Closer Look: Classic American Pilsner


For this Fourth of July, I’m releasing something interesting.  Classic American pilsner is definitely not a style you see quite often.  Supposedly, it is a beer that German immigrants used to brew, adapting what was available in the U.S. to make a pilsner beer.  The beer was made with a high proportion of corn, six row barley, and native hops such as Cluster, and produced a flavorful-yet-crisp lager much different than today’s domestic pilsners that could stand up to a German or Czech beer.

How much of that is true vs. anachronism, I have no idea.  What I have read is to skip the Cluster hops and six-row and instead use either 100% domestic two row or a blend of two-row and pilsner along with either noble hops or a hybrid American hop.  Makes sense to me.

For adjuncts you want to use around 20-30% corn or rice.  I think corn is the better option, since it can add some actual flavor, unlike rice, which really just adds fermentable sugar.  I opted to use instant grits, since I have heard that grits add a bit more flavor than flaked corn.  You should be able to find them at your grocery store.

There is some controversy regarding whether a cereal mash is necessary with instant grits, since they are partially cooked via steam before packaging to make cooking faster at home.  Since full gelatinazation of the grits might not occur at mash temperatures, I ended up doing a cereal mash just for kicks.  Treat a cereal mash like a decoction mash.  Start it at 150 degrees and gradually increase to a boil, stirring constantly.  In my case, I could not use very much water since my kettle wasn’t big enough, so things got a bit thick.  If you are running a thick cereal mash, using a double-walled pot might be a good idea to avoid scorching.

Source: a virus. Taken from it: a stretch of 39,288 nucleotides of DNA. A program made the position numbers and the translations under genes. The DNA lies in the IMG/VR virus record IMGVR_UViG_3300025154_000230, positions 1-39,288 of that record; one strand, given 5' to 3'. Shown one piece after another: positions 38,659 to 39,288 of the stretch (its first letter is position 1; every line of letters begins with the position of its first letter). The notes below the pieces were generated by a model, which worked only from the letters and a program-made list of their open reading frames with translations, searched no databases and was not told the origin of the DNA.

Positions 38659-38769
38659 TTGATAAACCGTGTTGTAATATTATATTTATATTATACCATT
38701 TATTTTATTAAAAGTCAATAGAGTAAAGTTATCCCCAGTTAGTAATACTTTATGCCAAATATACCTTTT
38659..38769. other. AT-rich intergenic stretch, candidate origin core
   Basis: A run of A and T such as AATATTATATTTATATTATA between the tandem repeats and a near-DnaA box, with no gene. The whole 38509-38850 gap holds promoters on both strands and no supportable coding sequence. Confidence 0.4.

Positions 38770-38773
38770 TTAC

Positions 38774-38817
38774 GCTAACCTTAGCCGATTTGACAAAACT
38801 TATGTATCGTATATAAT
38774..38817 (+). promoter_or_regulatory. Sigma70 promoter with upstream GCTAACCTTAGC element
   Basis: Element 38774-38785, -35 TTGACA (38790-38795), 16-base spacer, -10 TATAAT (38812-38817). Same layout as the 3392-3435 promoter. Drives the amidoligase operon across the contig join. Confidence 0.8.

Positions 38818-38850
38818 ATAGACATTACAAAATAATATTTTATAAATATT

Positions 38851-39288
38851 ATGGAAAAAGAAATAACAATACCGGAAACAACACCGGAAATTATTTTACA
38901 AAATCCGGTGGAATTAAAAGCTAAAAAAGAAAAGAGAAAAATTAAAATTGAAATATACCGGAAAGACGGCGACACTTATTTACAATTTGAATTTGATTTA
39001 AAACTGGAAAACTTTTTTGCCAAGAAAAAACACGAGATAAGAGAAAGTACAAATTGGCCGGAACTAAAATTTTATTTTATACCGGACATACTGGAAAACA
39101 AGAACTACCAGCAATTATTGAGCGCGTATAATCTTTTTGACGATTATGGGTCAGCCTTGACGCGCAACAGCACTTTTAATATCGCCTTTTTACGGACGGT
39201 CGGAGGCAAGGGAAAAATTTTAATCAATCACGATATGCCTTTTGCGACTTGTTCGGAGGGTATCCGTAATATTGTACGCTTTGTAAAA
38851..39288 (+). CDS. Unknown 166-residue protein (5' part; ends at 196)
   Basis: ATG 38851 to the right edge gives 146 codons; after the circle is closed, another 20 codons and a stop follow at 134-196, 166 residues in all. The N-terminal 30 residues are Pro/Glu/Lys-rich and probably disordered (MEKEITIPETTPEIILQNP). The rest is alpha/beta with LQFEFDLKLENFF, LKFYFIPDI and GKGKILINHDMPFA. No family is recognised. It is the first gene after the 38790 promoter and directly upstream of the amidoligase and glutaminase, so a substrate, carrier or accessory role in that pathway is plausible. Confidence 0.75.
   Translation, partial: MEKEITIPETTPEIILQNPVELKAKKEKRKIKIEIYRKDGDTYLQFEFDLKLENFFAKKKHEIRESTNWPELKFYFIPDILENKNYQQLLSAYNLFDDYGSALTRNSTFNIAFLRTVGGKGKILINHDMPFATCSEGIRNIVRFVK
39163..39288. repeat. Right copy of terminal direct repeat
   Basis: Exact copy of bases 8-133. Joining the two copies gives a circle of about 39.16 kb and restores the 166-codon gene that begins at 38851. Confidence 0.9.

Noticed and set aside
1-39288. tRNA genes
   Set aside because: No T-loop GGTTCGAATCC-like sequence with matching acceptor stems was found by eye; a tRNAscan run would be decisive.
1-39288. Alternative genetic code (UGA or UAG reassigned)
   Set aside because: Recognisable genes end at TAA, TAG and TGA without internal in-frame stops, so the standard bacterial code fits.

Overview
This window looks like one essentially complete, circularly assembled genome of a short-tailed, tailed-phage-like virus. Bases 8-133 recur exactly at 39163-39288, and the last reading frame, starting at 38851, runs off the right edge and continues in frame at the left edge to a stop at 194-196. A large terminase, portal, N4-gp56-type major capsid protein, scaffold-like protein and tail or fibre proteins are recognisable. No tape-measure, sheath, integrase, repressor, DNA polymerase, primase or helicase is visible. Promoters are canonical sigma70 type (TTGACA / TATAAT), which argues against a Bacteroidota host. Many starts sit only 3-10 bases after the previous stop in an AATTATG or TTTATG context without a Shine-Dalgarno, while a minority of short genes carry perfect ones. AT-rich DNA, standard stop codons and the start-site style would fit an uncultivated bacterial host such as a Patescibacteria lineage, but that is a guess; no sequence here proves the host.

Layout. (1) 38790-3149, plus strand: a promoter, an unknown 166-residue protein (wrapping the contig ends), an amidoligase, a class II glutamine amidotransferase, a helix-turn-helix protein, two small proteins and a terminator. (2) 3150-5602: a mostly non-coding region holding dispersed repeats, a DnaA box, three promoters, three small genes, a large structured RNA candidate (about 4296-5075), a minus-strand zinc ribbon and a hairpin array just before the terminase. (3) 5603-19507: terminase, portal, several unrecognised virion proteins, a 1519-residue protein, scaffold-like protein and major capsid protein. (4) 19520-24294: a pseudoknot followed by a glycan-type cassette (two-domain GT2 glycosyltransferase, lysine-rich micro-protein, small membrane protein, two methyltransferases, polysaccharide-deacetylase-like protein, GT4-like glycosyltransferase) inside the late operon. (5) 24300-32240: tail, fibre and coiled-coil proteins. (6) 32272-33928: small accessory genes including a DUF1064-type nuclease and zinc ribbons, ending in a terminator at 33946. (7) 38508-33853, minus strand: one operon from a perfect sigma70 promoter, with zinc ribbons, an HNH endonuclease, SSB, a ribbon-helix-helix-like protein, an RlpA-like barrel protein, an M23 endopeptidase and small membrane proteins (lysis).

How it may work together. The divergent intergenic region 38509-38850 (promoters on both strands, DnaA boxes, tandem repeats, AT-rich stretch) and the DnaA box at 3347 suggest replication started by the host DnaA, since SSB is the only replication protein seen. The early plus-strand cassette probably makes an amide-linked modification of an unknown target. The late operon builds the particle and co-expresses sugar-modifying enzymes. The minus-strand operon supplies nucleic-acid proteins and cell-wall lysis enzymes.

I also wanted to make things a bit more interesting.  So I made an imperial CAP!  9% ABV, Commando is a massive, massive pilsner.  I packaged this on Sunday and it turned out perfect.  Big, well-balanced, and crisp.  Keep in mind that this is far out of the style guidelines for a CAP.

Recipe: Commando
Asst Brewer: 
Style: Classic American Pilsner
TYPE: All Grain
Taste: (30.0) 

Recipe Specifications
Boil Size: 14.65 gal
Post Boil Volume: 13.52 gal
Batch Size (fermenter): 12.00 gal   
Bottling Volume: 11.25 gal
Estimated OG: 1.086 SG
Estimated Color: 4.7 SRM
Estimated IBU: 54.7 IBUs
Brewhouse Efficiency: 72.00 %
Est Mash Efficiency: 78.0 %
Boil Time: 60 Minutes

Amt                   Name                                     Type          #        %/IBU         
9 lbs                 Grits (1.0 SRM)                          Adjunct       1        23.1 %        
15 lbs                Pale Malt (2 Row) US (2.0 SRM)           Grain         2        38.5 %        
15 lbs                Pilsner (2 Row) Ger (2.0 SRM)            Grain         3        38.5 %        
2.25 oz               Warrior [18.90 %] - Boil 60.0 min        Hop           4        48.9 IBUs     
8.00 oz               Sterling [7.50 %] - Boil 2.0 min         Hop           5        5.8 IBUs      
1.0 pkg               Saflager Lager (DCL/Fermentis #W-34/70)  Yeast         6        -             

Mash Schedule: Single Infusion, Light Body, No Mash Out
Total Grain Weight: 39 lbs
Name              Description                             Step Temperat Step Time     
Mash In           Add 51.95 qt of water at 162.6 F        150.0 F       75 min        

Sparge: Fly sparge with 7.14 gal water at 168.0 F

About crookedrunbrewing

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One Response to Closer Look: Classic American Pilsner

  1. Pingback: Closer Look: Classic American Pilsner | VA Beer Trail

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